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  1. added 2019-04-13
    Kant's Empirical Moral Philosophy.Sergio Volodia Marcello Cremaschi - 2003 - In Boran Bercić & Nenad Smokrovic (eds.), Proceedings of Rijeka Conference "Knowledge, Existence and Action". Rijeka, Croatia: Hrvatsko drustvo za analiticku filozofiju - Filozofski fakultet Rijeka. pp. 21-24.
    I argue that Kant took from Moses Mendelssohn the idea of a distinction between geometry of morals and a practical ethic. He was drastically misunderstood by his followers precisely on this point. He had learned from the sceptics and the Jansenists the lesson that men are prompted to act by deceptive ends, and he was aware that human actions are also empirical phenomena, where laws like the laws of Nature may be detected. His practical ethics made room for judgment as (...)
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  2. added 2018-03-27
    Sobre a recepção do conceito de Verantwortlichkeit de Wilhelm Windelband na antinomia das éticas da convicção e da responsabilidade de Max Weber/The reception of Wilhelm Windelband’s concept of Verantwortlichkeit in Max Weber’s antinomy between the ethic of conviction and the ethic of responsibility.Luis F. Roselino - 2013 - Seara Filosófica 7:1-12.
    In the following pages, the main proposal is to indicate how Max Weber has dialogued directly with some prerogatives from Kant’s Critic of practical Reason, following the reception of Wilhelm Windelband’s concept of “responsibility” (Verantwortlichkeit) and his theory of values. In sight of these influences, in this paper will be argued how Weber adherence to the neo-Kantian value concept has made possible a review on the categorical imperatives, which has turned his reading from Kantian philosophy to the proposal of an (...)
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  3. added 2018-03-23
    Kant and the Foundations of Morality. [REVIEW]Samuel Kahn - 2018 - British Journal for the History of Philosophy 26 (2):403-405.
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  4. added 2017-02-19
    Kant on ‘Good’, the Good, and the Duty to Promote the Highest Good.Pauline Kleingeld - 2016 - In Thomas Höwing (ed.), The Highest Good in Kant’s Philosophy. Berlin: De Gruyter. pp. 33-50.
    Many regard Kant’s account of the highest good as a failure. His inclusion of happiness in the highest good, in combination with his claim that it is a duty to promote the highest good, is widely seen as inconsistent. In this essay, I argue that there is a valid argument, based on premises Kant clearly endorses, in defense of his thesis that it is a duty to promote the highest good. I first examine why Kant includes happiness in the highest (...)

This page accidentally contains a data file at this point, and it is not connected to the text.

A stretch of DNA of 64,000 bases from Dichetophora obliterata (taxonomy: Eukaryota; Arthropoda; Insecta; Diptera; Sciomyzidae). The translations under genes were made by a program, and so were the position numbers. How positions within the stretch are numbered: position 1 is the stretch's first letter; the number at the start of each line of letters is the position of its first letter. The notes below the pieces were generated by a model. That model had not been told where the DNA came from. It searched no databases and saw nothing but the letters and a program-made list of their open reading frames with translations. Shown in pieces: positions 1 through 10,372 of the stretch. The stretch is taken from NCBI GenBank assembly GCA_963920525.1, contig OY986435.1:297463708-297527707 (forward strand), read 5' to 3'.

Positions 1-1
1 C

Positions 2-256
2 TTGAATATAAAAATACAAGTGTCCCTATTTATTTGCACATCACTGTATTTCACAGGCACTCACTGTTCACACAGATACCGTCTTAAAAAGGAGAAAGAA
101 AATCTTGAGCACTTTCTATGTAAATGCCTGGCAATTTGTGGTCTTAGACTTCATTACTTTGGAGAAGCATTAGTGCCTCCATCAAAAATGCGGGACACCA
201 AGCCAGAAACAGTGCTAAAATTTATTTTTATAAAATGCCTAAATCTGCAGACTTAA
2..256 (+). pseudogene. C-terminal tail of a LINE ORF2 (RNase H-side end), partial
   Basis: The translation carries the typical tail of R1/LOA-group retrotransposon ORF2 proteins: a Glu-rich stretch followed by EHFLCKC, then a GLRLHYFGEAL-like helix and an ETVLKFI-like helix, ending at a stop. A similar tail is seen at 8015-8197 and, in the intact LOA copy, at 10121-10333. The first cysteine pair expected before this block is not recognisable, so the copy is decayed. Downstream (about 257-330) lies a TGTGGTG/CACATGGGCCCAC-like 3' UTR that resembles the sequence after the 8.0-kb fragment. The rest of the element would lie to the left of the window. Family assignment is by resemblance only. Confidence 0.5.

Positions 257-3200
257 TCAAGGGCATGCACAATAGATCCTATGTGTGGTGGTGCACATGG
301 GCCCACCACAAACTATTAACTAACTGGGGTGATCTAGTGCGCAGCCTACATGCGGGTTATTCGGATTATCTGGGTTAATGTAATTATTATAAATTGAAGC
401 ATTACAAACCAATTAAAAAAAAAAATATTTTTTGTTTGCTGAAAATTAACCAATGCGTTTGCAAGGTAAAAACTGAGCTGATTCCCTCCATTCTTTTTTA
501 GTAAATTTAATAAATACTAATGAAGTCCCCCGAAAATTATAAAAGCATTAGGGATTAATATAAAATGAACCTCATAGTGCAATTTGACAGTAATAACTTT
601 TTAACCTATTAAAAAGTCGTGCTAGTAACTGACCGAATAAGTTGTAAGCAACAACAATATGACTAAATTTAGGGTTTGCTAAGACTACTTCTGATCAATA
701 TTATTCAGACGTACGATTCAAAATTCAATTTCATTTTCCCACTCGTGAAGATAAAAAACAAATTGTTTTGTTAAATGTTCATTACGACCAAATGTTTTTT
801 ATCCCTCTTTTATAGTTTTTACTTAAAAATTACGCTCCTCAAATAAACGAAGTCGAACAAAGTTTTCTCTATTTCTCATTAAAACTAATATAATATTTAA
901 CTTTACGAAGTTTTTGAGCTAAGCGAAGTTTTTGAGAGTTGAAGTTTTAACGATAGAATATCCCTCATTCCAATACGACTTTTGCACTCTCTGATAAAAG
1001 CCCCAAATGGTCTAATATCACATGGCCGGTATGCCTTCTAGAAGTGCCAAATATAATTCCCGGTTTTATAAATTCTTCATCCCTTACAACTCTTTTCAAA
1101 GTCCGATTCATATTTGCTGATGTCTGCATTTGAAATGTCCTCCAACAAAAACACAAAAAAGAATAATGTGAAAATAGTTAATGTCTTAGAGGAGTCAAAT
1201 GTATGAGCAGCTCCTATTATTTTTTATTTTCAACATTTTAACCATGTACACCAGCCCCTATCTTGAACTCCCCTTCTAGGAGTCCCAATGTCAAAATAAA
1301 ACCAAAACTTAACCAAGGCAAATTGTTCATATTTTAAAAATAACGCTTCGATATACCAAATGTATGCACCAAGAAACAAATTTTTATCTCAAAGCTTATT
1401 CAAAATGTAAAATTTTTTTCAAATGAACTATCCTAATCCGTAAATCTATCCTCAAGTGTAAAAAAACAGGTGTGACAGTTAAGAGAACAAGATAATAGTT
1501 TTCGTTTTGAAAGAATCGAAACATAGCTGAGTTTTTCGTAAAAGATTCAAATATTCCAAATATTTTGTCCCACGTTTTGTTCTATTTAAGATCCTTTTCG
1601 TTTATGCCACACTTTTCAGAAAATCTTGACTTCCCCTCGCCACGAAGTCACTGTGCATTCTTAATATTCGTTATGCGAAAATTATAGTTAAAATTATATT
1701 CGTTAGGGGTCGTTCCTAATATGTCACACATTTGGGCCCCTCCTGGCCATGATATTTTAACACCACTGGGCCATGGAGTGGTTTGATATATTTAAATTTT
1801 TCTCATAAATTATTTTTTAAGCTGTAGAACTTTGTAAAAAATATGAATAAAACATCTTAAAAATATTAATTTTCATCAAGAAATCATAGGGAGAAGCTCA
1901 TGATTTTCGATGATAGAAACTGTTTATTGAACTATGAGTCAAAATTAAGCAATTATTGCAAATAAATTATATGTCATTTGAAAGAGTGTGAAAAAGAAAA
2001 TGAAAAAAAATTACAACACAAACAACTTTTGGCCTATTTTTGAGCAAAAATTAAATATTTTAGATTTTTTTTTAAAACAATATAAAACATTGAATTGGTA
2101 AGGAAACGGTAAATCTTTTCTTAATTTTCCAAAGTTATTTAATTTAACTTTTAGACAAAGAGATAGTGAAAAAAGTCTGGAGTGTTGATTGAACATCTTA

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  5. added 2015-07-19
    Kant on Virtue and the Virtues.Thomas E. Hill & Adam Cureton - 2014 - In Nancy Snow (ed.), Cultivating Virtue: Multiple Perspectives. pp. 87-110.
    Immanuel Kant is known for his ideas about duty and morally worthy acts, but his conception of virtue is less familiar. Nevertheless Kant’s understanding of virtue is quite distinctive and has considerable merit compared to the most familiar conceptions. Kant also took moral education seriously, writing extensively on both the duty of adults to cultivate virtue and the empirical conditions to prepare children for this life-long responsibility. Our aim is, first, to explain Kant’s conception of virtue, second, to highlight some (...)
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  6. added 2014-11-22
    Kantian Reasons for Reasons.Noell Birondo - 2007 - Ratio 20 (3):264–277.
    Rüdiger Bittner has recently argued against a Kantian ‘maxims account’ of reasons for action. In this paper I argue—against Bittner—that Kantian maxims are not to be understood as reasons for action, but rather as reasons for reasons. On the interpretation presented here, Kantian maxims are the reasons for an agent’s being motivated by whatever more immediate reasons actually motivate her. This understanding of Kantian maxims suggests a recognizably realist Kantian position in ethics.
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  7. added 2014-07-06
    The Truth About Kant On Lies.James Edwin Mahon - 2009 - In Clancy W. Martin (ed.), The Philosophy of Deception. Oxford University Press.
    In this chapter I argue that there are three different senses of 'lie' in Kant's moral philosophy: the lie in the ethical sense (the broadest sense, which includes lies to oneself), the lie in the 'juristic' sense (the narrowest sense, which only includes lies that specifically harm particular others), and the lie in the sense of right (or justice), which is narrower than the ethical sense, but broader than the juristic sense, since it includes all lies told to others, including (...)
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